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Johannes BRAHMS (1833-1897)
Piano Sonata No.2 in F sharp minor, Op.2 [28:43]
Variations on an Original Theme, Op.21 No.1 [19:57]
Three Intermezzi, Op.117 [17:55]
Scherzo in E flat minor, Op.4 [8:16]
Jonathan Plowright (piano)
rec. January 2014, Potton Hall, Suffolk, UK BIS BIS-2117SACD [76:24]
Well, you wait years for a single disc recording of Brahms’s early Sonata No. 2, then two superb accounts of it come along at once. Barry Douglas’s version, on volume three of his continuing Chandos survey of all the Brahms solo piano music, has impressed the critics, and seemed to me the best since Katchen and Arrau. Plowright has perhaps also embarked upon an intégrale, since this is his second solo Brahms volume for BIS.
In the Sonata No.2 Plowright is at some points more extreme in tempo than Barry Douglas, with a very swift first movement: his 5:34 the quickest since Katchen’s 5:29. No-one else comes in below six minutes and Douglas takes 6:12. Conversely Plowright’s slow movement is very slow. That andante con espressione has plenty of expression, but takes 6:56 against Douglas’s 6:19, though the expressive effect is broadly similar. Older versions have more of a true walking pace and less of a trudge - Martin Jones: 4:43, Richter: 5:12, Arrau: 5:19, Katchen: 6:00. There is a point to all this timing listing, namely that the consensus has been that the movement should have a sense of onward flow. Richter’s tempo (from a live performance), always feels just right and preferable to any of the six minute plus accounts. The rest of the sonata is superb in Plowright’s hands, and overall this can stand alongside the Douglas version as making a compelling case for this most neglected of Brahms’ large-scale piano pieces. If I prefer Douglas’s tempi for the first two movements, it must be said that Plowright’s more extreme tempi (in both directions) does give the music an exploratory Lisztian feel — very much in tune with the 1850s Zeitgeist.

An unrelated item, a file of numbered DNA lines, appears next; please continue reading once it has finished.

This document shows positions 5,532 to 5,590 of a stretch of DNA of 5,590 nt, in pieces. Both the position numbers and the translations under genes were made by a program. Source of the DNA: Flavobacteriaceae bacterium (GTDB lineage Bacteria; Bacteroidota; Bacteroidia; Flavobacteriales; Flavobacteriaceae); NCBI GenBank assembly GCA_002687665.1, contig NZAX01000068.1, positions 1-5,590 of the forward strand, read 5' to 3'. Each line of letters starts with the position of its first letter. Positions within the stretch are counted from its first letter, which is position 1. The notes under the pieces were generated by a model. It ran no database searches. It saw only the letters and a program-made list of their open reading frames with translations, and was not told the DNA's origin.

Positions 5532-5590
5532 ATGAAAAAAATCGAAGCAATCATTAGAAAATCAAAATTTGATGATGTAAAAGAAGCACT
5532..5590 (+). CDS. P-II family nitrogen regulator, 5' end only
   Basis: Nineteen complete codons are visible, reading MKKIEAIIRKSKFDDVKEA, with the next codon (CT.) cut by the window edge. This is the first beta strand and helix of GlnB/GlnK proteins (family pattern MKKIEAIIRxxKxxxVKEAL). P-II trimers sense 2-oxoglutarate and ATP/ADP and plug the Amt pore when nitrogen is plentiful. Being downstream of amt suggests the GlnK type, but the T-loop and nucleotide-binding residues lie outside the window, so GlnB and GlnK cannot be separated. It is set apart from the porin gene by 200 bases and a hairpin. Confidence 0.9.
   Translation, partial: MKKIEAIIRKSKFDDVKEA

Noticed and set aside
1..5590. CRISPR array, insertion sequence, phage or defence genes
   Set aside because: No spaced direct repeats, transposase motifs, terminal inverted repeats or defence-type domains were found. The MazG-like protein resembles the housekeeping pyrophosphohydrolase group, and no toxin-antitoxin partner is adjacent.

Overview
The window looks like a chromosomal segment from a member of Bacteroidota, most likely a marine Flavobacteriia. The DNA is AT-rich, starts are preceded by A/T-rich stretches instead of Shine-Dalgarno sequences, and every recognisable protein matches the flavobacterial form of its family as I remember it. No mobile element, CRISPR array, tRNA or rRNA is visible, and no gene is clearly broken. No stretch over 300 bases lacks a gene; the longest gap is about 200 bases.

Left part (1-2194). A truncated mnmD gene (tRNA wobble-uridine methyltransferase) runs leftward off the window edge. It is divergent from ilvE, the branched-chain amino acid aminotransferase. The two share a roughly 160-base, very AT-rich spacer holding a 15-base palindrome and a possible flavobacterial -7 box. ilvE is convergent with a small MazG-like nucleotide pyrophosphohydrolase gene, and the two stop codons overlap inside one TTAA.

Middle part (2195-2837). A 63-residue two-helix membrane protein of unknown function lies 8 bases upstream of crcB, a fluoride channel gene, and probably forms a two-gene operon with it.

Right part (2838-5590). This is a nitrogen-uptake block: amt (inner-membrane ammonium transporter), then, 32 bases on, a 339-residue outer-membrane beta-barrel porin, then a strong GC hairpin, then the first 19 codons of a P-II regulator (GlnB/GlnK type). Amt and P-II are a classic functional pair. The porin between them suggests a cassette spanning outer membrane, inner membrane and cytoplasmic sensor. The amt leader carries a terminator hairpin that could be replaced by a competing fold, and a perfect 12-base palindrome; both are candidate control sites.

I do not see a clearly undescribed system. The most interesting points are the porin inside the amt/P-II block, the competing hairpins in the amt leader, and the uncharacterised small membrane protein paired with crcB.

There can be no quibbles about the rest of the disc. The rare Variations Op.21/1 is as satisfying as any version I know, and may even be preferable to that in the splendid complete set of all Brahms’ piano variations from Garrick Ohlsson on Hyperion. Plowright unfurls the lovely D major theme in a most ingratiating way, and compels the attention throughout the ensuing variations. The disc closes with the Scherzo Op.4, written when the composer was only 18, and his earliest piano piece to survive. It is a calling-card good enough to impress Schumann and Liszt when he took it to them. They would surely have noted its slightly mischievous, Mephisto-like quality. Certainly there is a whiff of sulphur in Plowright’s wonderfully adroit handling of its spectral elements here.
As a contrast to all this music of the young Romantic of the 1850s we also get the much loved Op.117 set of three intermezzi from 1892, when the ambitious “veiled symphonies” that Schumann heard in those large-scale early sonatas had long been succeeded by successive publications of shorter works. The piano had switched from being his means of taking on the world to, at least in Op. 117, a source of solace or intimate communion. These pieces held some personal meaning for the composer who, though hardly a personality given to confessional statements, called them “the lullaby of all my griefs”. The phrase illuminates the emotional ambiguity of the music, since a lullaby is meant to comfort, so that the grief is simultaneously expressed and assuaged. Plowright catches this mood precisely, with tempi and phrasing that draw the listener into a private world of both a nameless sorrow and its consolation.
The SACD sound is very fine, and the excellent notes by Malcolm MacDonald are much the same as those the author provided for Martin Jones’s Nimbus complete set in the early 1990s. They are still among the best of their kind, and nicely complement this excellent Brahms recital.